NixOS Mailer

· 286 words · 2 minute read

There has been a lot of talk in recent years how running your own email server is too hard. But it’s quite healthy for the email ecosystem to not have everyone use Gmail and Outlook. In my experience it isn’t too hard, just takes some work.

Some of the alternatives include:

  • Using Gmail (or Outlook, Fastmail, Zoho, …)
  • Using a transactional email sending service (Amazon SES, Scaleway Transactional Email, EmailLabs, SMTP2GO, …)
  • Hosting yourself using something like an Ansible playbook (MailCow, Mail-in-a-box, Mailu, …)

I’ve used Simple Nixos Mailserver on Hetzner (20€ referral link) successfully (Hetzner apparently has a wait period for sending SMTP for new customers in order to avoid spammers). But very often I don’t need to set up a full email server with IMAP and spam filtering. I just need to send email.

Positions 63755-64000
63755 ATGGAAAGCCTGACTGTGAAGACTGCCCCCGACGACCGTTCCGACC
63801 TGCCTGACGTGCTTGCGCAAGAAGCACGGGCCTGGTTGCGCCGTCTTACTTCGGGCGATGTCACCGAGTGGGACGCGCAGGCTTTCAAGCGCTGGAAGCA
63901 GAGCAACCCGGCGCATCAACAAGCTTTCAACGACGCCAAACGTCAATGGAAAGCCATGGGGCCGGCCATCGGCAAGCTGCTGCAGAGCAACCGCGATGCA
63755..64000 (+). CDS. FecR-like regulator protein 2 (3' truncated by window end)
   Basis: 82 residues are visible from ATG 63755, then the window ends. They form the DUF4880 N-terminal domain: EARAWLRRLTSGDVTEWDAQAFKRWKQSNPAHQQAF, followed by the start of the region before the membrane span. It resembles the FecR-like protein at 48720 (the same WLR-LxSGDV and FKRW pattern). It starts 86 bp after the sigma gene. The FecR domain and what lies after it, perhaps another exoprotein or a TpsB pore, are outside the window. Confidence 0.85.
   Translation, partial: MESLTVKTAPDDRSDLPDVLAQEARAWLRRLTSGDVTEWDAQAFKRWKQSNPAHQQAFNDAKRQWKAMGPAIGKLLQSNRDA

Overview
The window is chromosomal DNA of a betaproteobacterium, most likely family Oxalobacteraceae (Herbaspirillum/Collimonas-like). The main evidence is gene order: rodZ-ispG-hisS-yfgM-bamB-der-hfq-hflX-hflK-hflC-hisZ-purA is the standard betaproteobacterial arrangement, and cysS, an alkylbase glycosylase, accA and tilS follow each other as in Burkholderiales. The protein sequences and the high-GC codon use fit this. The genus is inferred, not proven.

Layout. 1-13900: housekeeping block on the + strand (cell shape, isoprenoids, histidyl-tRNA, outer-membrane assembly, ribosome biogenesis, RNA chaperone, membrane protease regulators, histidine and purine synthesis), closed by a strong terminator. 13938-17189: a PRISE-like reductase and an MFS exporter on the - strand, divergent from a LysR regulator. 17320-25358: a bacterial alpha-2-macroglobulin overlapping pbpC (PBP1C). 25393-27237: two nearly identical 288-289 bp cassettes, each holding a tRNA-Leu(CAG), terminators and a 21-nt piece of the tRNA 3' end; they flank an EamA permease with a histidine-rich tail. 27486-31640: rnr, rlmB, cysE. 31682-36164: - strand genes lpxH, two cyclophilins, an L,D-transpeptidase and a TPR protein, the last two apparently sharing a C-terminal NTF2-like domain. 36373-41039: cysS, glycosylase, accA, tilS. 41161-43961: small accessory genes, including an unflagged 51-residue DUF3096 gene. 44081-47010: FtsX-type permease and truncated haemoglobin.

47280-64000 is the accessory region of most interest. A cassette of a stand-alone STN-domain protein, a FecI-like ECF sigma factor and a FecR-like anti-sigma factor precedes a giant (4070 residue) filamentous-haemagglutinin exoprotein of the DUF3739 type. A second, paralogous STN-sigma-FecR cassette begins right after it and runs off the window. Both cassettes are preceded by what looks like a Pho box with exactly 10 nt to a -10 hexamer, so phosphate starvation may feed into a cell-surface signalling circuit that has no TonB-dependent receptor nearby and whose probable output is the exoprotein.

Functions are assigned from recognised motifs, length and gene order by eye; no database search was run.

It’s actually quite simple to set up something that can send email successfully in NixOS. Here’s what I’ve used:

environment.systemPackages = with pkgs; [ mailutils ];

services.postfix = {
  enable = true;
  networksStyle = "host";
  postmasterAlias = "";
  rootAlias = "";
  config = {
    smtpd_milters = [ "unix:/run/opendkim/opendkim.sock" ];
    non_smtpd_milters = [ "unix:/run/opendkim/opendkim.sock" ];

services.opendkim = {
  enable = true;
  selector = "mail";
  domains = "csl:${config.networking.domain}"; # default is hostname
  configFile = pkgs.writeText "opendkim.conf" ''
    UMask 0007
    SubDomains yes

services.prometheus.exporters.postfix.enable = true;

users.users.${}.extraGroups = [ ];

networking.firewall = { allowedTCPPorts = [ 25 ]; };

After that I’ve used the excellent to fix all DNS settings so that my email passes. And of course you need to keep an eye on logs (or use something to alert you) in case there are deliverability problems because things change. But it’s been quite smooth for me.